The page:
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Old 03-03-2003, 07:57 PM
Future Kid Future Kid is offline
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What's the origin of the term GI Joe

Simple as that really.

What does GI mean, at a guess I'd say something Infantry.

I've searched Google but couldn't get any real answers.
Old 03-03-2003, 08:00 PM
Q.E.D. Q.E.D. is offline
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General Infantry, IIRC.
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Old 03-03-2003, 08:03 PM
Number Number is offline
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Acronymfinder says it stands for Government Issue.
Old 03-03-2003, 08:23 PM
Q.E.D. Q.E.D. is offline
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Interestingly, says this:
From abbreviation of galvanized iron(applied to trash cans, etc.), later reinterpreted as government issue
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Old 03-03-2003, 08:51 PM
Rick Rick is offline
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It's my understanding that during WWII that everything the Solider needed was issued by the Government. (If the government wanted you to have a wife they would have issued you one!) Hence Government issue or GI. for example an officer on inspection asking if something was civilian or Government issue "Is that GI?"

The Joe part I think has to do with either Bill Mauldin's Willie and Joe comic characters or with the children of Europe calling every Solider Joe. "Hey Joe got any candy?"

Old 03-03-2003, 08:54 PM
Johnny L.A. Johnny L.A. is offline
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G.I. is "government issue". "Joe" is American (?) slang for a bloke. Joe might have been a more common name decades ago than it is now. It's where we got phrases such as "an average Joe" and "Hey Joe, whaddya know?" ("I just got back from a vaudeville show!"). So a "G.I. Joe" was a guy who was in the army -- a "government-issued average American".
'Never say "no" to adventure. Always say "yes". Otherwise you'll lead a very dull life.' -- Commander Caractacus Pott, R.N. (Retired)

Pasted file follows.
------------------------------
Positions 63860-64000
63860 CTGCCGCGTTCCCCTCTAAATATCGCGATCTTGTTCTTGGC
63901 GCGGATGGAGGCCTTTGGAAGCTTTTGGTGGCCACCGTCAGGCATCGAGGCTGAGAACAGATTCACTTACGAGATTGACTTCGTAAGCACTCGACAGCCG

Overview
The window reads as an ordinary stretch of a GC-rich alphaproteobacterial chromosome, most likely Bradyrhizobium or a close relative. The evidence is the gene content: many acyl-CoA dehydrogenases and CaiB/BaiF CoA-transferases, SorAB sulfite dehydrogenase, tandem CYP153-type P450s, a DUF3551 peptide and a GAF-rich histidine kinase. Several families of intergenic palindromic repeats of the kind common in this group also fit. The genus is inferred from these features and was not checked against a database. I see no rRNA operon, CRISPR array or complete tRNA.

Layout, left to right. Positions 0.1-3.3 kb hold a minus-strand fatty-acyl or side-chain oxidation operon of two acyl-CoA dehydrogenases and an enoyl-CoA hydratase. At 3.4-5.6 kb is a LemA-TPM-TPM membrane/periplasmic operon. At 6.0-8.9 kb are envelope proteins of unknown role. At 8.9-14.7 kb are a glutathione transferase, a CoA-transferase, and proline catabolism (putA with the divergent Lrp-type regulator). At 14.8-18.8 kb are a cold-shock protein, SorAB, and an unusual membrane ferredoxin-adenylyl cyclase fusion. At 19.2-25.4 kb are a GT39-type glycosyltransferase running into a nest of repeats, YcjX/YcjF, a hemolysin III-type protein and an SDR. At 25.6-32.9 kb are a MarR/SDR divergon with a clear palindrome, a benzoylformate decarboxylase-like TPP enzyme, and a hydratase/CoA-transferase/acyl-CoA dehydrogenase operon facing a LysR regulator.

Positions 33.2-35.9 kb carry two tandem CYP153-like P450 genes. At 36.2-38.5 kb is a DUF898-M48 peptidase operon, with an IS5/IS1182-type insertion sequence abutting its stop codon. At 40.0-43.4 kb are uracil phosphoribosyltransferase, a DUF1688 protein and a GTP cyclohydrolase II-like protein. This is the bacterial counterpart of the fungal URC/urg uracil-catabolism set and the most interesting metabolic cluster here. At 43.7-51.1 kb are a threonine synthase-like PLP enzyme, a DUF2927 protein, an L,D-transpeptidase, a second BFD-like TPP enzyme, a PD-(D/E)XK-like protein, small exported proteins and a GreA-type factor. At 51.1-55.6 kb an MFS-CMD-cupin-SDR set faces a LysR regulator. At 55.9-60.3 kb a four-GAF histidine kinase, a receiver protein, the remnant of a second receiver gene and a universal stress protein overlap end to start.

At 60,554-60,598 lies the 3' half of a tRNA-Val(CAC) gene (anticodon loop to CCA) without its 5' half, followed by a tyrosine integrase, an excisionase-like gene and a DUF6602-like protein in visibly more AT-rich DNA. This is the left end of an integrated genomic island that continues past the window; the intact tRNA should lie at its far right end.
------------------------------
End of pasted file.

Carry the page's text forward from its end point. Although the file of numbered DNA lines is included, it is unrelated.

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Old 03-03-2003, 10:29 PM
mcbiggins mcbiggins is offline
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And the toy G.I. Joe was named after a WWII movie called The Story of G.I. Joe. When the toy was invented in the 1960's they wanted a name that would convey a sense of the average american soldier, and then someone remembered the movie about just that. BTW, most of the guys who designedthe toy were Korean War vets, and used their own memories to put together his initial uniform and gear.
Old 03-03-2003, 11:49 PM
Lure Lure is offline
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The story,and GI Joe,was written by Ernie Pyle a famous W11 correspondent that traveled (and I think was killed) with an infantry company (ies?)

Google Ernie Pyle and you should come up with numerous sites and anecdotes.

GI,to me always stood for government issue,whle Gman was supposedly coined by one of the 30s most wanted characters in reference to Government man (Hoover's cop squad).

The thirties,and perhaps earlier had quite a few one letter slang words,a G was a guy,H was heroin,etc.

A read thru Damon Runyon should net you quite a few of those.
Old 03-03-2003, 11:55 PM
samclem samclem is online now
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As much of an Urban Legend as it sounds, the abbreviation G.I. was found as a "semiofficial army abbreviation of "galvanized iron," used especially in inventories to describe iron cans, buckets, etc.; by 1917 it was also interpreted as an abbreviaton of "government issue,".... This from Random House Historical Dictionary of American Slang.

The term G.I. to mean a soldier appers in print in 1939.

The term G.I. Joe to mean an enlisted man appears in print in 1935. The in 1942 as a cartoon by David Breger.

As a point of interest, G.I.Jane first appered in print in 1944, NYTimes, to mean a member of the WAC.


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